In my opinion, what really makes Kyrgyzstan worth visiting is the incredible alpine scenery and the yurt-based nomadic culture, so to see the best of that country you really have to get out of the cities. By far the best thing we did in Kyrgyzstan was to make it up to gorgeous Song Kul lake, 3,000+ metres up into the mountains and surrounded by beautiful alpine grasslands and the Kyrgz people grazing their stock on their summer pastures. I believe there are various places where you can stay in yurt camps etc - we had our own camping gear so did our own thing.

We also enjoyed the north shore of Issyk Kul, though these are basically resort towns, filled with (frequently drunken) Kazahks and Krygz holidaymakers, with all the tackiness and rowdiness that implies. We never made it to Karakol, though I hear that's nice and has some great day hikes. Another highlight of Kygyzstan for us were the cities of Osh and Jalalabad, with their lively markets and very different cultural feel, but they are at the other end of the country so probably not worth going vastly out of your way for. We never made it to Bishkek, and my impression is that we didn't miss a huge amount, though if you love Soviet architecture you'd be in for a treat (check out swingaling's excellent recent trip report for a good account of Bishkek).

I would try to find some kind of tour that would get you up to Song Kul and into the mountains - there will probably be options, based out of Bishkek or Almaty. Or of course you could hire your own vehicle if you were comfortable doing that - everywhere I've mentioned is accessible via 2WD, though depending on what you're used to some of the roads are a little challenging.
Thanks for the very detailed answer and your many tips, mad_atta.

You are right that the biggest draw of Kyrgyzstan is indeed the countryside/nature, and my focus will be on that (although I will gladly stay 1-2 days each in Almaty/Bishkek as my flights arrive/depart from there!). I indeed saw swingaling's excellent report - although I still have to read the final bits of it.

Unfortunately I won't have a private vehicle (given the open jaw it will just not be feasible) - I'm afraid I will have to leave southern Kyrgyzstan (Osh etc.) for another trip due to time constraints, most likely combining it with either the Fergana valley and/or Tajikistan. There are often excellent one-ways into Osh with Aeroflot (although flying out of it is more expensive) so I can easily visit that part in the future. I do hope indeed to include Song Kul into my trip, although it is still dependent on transport/final itinerary. I hope to have things more clear soon once I have contacted local tour outfits as unlike Karakol and day/overnight hikes from there, that doesn't seem like something I can organise on my own with transport/logistics.

Whatever the final itinerary will be, I'm sure i will come back in the future to see more of the country/region!
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Old May 26, 19, 8:16 am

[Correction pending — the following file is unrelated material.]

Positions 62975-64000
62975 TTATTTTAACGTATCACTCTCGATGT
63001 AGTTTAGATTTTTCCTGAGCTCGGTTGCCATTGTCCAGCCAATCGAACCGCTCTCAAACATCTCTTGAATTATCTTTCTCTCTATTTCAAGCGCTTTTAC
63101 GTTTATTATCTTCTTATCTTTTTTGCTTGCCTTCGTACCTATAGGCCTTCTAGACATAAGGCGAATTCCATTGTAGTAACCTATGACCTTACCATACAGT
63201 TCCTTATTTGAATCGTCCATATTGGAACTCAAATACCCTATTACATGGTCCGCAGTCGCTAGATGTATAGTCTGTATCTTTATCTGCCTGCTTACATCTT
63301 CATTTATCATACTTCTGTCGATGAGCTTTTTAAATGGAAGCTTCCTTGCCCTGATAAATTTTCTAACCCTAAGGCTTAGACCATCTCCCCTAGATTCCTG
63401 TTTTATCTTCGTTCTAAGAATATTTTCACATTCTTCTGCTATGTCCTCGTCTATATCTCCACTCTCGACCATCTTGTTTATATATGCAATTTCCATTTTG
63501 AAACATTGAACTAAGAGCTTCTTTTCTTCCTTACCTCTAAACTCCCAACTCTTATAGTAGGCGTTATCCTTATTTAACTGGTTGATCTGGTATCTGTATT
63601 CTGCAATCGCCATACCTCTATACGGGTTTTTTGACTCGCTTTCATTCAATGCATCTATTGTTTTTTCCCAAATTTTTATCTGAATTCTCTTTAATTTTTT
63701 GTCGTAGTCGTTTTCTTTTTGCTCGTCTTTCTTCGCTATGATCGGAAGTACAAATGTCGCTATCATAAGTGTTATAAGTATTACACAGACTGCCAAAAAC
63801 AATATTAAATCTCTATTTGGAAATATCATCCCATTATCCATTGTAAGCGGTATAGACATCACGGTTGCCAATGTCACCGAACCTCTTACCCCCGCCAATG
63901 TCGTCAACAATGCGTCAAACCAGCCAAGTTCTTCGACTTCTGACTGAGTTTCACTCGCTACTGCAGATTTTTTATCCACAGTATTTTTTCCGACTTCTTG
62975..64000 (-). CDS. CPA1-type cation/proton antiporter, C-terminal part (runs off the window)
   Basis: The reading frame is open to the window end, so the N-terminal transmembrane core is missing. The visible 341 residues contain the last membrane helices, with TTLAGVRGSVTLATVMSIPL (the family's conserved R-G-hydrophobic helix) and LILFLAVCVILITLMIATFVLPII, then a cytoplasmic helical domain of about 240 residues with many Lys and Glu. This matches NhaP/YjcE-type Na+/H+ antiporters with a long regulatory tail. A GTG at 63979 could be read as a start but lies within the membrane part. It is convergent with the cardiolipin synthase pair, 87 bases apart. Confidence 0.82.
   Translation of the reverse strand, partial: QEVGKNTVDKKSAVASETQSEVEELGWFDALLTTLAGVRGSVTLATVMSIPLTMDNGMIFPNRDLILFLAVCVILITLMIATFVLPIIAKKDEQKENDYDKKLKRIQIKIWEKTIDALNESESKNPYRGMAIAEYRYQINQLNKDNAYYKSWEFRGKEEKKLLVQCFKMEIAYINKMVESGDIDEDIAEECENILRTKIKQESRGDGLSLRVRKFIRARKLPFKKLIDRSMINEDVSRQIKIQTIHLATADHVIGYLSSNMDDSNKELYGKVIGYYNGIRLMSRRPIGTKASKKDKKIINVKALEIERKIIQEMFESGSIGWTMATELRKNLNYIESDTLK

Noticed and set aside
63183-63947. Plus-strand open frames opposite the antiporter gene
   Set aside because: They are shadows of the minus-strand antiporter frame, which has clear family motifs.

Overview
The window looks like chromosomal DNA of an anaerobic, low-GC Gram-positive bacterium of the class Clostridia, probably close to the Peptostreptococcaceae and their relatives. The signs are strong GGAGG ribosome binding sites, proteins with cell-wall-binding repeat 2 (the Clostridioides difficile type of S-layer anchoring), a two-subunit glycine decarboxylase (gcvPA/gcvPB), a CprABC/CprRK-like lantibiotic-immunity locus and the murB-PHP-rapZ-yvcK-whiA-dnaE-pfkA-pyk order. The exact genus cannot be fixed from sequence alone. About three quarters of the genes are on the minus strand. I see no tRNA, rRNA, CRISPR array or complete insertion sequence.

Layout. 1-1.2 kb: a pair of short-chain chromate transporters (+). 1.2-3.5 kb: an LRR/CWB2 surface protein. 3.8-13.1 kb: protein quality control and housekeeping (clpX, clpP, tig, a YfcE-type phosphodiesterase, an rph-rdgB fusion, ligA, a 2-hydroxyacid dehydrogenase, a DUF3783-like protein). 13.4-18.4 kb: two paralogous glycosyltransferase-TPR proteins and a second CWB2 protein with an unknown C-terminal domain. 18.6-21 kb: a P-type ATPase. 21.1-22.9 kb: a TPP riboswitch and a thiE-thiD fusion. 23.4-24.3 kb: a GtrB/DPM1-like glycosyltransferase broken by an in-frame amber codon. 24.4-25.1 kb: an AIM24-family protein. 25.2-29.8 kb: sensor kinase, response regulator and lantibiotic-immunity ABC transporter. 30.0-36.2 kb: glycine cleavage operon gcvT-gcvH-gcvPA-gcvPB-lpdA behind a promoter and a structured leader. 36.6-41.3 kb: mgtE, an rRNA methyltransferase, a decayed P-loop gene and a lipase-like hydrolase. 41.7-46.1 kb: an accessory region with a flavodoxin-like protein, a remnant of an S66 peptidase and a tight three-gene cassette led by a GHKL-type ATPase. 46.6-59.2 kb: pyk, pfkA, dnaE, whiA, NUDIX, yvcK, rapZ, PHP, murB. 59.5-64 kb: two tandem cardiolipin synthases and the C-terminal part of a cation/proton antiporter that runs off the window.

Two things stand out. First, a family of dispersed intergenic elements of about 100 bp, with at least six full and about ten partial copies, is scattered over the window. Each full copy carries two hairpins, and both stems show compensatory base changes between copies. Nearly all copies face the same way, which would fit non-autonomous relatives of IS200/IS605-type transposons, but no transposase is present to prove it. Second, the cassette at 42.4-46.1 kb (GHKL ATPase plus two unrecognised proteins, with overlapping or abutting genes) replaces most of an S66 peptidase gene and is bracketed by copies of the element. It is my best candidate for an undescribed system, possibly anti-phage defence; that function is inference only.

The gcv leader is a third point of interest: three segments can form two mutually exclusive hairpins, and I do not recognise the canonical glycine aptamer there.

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Originally Posted by Romanianflyer View Post
I have a trip coming up next month to Kyrgyzstan, combined with a wee bit of Minsk and Almaty on the way there (TK had great business class fares out of MSQ)...
I just had a chance to spend a week in Minsk, and found it to be an incredibly enjoyable experience. Together with the Belarus new visa-free regime for most countries, this puts the destination on my recommended list.
Can't say as much about TK business class out of MSQ -- it's rather mediocre by TK standards.
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Old May 26, 19, 9:08 am
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Originally Posted by MaxVO View Post
I just had a chance to spend a week in Minsk, and found it to be an incredibly enjoyable experience. Together with the Belarus new visa-free regime for most countries, this puts the destination on my recommended list.
Can't say as much about TK business class out of MSQ -- it's rather mediocre by TK standards.
I've been twice before - 10 and 5 years ago. Curious how much has changed now! (The difference between those two visits was massive!). I always found Minsk a quirky destination well worth a trip.

Bummer to hear about the TK service out of MSQ - although the main reason for me is just to earn the last few miles needed to reach the status match conditions of M&S to solidify my *A gold.
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Old May 26, 19, 11:45 am
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Originally Posted by Romanianflyer View Post
I've been twice before - 10 and 5 years ago. Curious how much has changed now! (The difference between those two visits was massive!). I always found Minsk a quirky destination well worth a trip.
MZOR (МЗОР) district seems to be new -- formerly industrial area turned into a hipster/arts quarter.
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Old May 28, 19, 10:28 am
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Originally Posted by MaxVO View Post
MZOR (МЗОР) district seems to be new -- formerly industrial area turned into a hipster/arts quarter.
Looks fun indeed, will definitely check it out! Thanks for the tip!